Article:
How A Canal Lock Works

The Welland Canal locks allow large ships over 200 yards in length that may weigh approximately 30,000 tons to travel between Lake Ontario and Lake Erie in spite of the 326.5 ft. difference in elevation. The Welland Canal locks lift and lower these ships with the help of gravity and large quantities of water. The force of gravity is used to fill or drain a lock moving about 20 million gallons of water in about 11 minutes. It is this movement of water that actually lifts or lowers a ship in a lock. The force of gravity is so strong that it draws this water a distance of 27 miles from lake Erie to Lake Ontario filling and draining the 8 locks in between.

The above illustration shows a ship in the reach section (the area before or after a lock) of the canal preparing to enter a canal lock. The open gate is black in color. This gate is at the lower water level end of the lock and therefore is labeled the downbound gate.
On the other end of the lock is the upbound gate which is at a higher water level. The upbound gate is closed, holding back the water that the force of gravity is attracting downstream.

In the following illustration, the ship is in the lock and both gates are closed making a somewhat water tight concrete lock chamber. At this point in time, the ship is secured in the lock chamber by ropes tied to concrete bollards located along the sides of the lock so that the ship remains stable during the lifting or lowering process. Once the ship is secured, water from the higher source of elevation or reach fills the lock chamber by way of a filling valve shown in the bottom right corner of the picture. When the water level in the lock reaches the same water level as that on the outside of the lock, the ship is untied from the bollards and the gate is opened to allow the ship to leave the lock. Before the ship leaves the lock it signals its departure with a loud blast from the ship's whistle.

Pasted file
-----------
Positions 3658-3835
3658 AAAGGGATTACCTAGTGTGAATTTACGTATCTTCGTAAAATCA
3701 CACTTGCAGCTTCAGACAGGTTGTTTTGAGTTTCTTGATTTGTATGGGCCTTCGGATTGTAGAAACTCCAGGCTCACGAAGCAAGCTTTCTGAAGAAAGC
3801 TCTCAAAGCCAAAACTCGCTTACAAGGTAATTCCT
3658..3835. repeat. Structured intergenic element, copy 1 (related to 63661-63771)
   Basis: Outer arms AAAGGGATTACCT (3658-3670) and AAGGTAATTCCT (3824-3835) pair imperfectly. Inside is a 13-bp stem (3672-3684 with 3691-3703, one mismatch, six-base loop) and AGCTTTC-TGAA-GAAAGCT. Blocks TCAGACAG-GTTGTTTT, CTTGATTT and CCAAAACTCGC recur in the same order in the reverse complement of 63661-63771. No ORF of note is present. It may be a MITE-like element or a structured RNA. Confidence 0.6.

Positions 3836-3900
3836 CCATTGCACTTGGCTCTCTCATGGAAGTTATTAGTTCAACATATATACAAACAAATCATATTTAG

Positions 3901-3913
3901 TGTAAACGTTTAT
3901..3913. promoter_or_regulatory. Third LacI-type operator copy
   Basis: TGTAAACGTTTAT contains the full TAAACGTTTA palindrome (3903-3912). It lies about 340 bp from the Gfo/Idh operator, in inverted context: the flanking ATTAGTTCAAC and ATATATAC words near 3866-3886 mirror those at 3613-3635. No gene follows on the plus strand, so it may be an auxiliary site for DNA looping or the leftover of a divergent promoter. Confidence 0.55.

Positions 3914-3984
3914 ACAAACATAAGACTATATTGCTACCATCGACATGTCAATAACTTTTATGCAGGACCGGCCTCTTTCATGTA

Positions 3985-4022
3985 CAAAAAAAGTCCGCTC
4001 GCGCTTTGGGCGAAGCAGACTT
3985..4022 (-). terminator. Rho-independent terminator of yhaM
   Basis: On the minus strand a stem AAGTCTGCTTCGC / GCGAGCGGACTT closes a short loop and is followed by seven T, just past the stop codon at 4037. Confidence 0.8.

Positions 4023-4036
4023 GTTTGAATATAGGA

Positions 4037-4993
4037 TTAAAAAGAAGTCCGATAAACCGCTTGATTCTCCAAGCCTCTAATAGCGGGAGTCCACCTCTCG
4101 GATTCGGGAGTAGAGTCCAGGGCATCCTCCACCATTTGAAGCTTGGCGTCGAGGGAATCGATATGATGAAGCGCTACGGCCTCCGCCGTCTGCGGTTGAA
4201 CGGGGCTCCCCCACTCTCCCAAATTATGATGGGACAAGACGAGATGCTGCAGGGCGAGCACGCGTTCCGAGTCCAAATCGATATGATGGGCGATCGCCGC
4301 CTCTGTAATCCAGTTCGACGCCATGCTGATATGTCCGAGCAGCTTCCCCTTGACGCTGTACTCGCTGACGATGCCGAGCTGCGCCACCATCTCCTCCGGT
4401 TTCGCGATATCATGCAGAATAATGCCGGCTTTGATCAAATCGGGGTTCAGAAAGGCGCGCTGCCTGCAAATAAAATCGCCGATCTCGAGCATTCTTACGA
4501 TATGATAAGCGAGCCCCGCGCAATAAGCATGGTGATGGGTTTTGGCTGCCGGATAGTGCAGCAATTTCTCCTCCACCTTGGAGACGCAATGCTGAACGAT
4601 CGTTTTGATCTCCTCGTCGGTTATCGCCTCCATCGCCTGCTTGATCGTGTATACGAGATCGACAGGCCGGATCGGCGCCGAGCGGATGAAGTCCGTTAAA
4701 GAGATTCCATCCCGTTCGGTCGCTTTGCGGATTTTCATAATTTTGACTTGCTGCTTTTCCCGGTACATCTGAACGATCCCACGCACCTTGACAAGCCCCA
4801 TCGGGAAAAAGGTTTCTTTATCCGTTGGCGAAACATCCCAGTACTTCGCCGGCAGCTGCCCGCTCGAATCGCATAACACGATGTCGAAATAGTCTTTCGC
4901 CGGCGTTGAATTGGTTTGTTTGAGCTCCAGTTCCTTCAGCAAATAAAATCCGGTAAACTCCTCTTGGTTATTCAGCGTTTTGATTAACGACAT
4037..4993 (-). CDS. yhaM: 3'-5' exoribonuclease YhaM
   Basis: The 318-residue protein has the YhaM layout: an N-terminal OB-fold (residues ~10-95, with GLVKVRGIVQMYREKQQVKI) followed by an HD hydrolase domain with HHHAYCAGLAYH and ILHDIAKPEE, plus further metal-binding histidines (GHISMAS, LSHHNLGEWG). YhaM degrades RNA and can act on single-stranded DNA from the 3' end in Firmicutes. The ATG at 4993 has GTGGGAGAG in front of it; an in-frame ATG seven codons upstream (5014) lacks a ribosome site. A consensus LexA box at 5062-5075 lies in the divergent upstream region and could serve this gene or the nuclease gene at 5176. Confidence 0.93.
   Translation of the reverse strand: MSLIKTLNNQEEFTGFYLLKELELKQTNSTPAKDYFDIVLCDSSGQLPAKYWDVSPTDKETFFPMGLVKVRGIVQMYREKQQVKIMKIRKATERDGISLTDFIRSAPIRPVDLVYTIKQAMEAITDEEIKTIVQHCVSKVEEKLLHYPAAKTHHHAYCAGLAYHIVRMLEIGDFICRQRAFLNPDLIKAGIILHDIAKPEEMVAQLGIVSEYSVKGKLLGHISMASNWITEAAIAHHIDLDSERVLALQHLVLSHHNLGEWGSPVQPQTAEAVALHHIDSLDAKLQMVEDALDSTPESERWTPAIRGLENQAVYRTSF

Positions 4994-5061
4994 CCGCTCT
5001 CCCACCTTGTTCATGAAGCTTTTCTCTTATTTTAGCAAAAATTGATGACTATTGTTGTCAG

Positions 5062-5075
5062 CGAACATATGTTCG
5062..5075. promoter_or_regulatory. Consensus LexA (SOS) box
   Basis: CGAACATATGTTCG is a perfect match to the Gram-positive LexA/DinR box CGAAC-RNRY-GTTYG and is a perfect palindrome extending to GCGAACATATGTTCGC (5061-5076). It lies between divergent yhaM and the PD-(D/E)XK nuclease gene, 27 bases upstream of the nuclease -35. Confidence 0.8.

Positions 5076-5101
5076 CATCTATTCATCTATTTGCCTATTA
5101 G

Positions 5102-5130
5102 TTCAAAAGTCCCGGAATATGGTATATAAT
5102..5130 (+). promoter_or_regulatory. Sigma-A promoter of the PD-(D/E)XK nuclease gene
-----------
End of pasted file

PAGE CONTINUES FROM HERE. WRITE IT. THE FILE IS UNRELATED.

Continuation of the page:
You now have an idea of what a lock is and how it works. Lets put your knowledge to work. You will be asked to pilot a ship through a canal lock but before you do, review the concepts discussed. The following list of the major operational components of the Welland Canal can be used to help you with your task.

A large concrete post situated alongside of a lock chamber used to tie ships to, in order to keep them secure during the filling and draining of the lock chamber.
The moveable end part of a lock that holds water in and back when closed. When open the gate is also the point at which the ship enters and exits the lock. A lock chamber ususally has two gates.
A water tight chamber that consists of concrete walls, gates and valves that enable a ship to be raised or lowered from one level to another by the use of gravity and water.
The area before and after a lock that ships use to dock and wait their turn for passage through a lock. Also the area where a lock chamber draws or empties its water from or to, when lifting and lowereing ships.
A device that allows water to flow from or into a lock chamber when the gates are closed. A lock must have a filling and an emptying valve in order to work.

Now that you know how a lock works, try piloting a ship in and out of a lock using the simulator.

Click here to start using the simulator.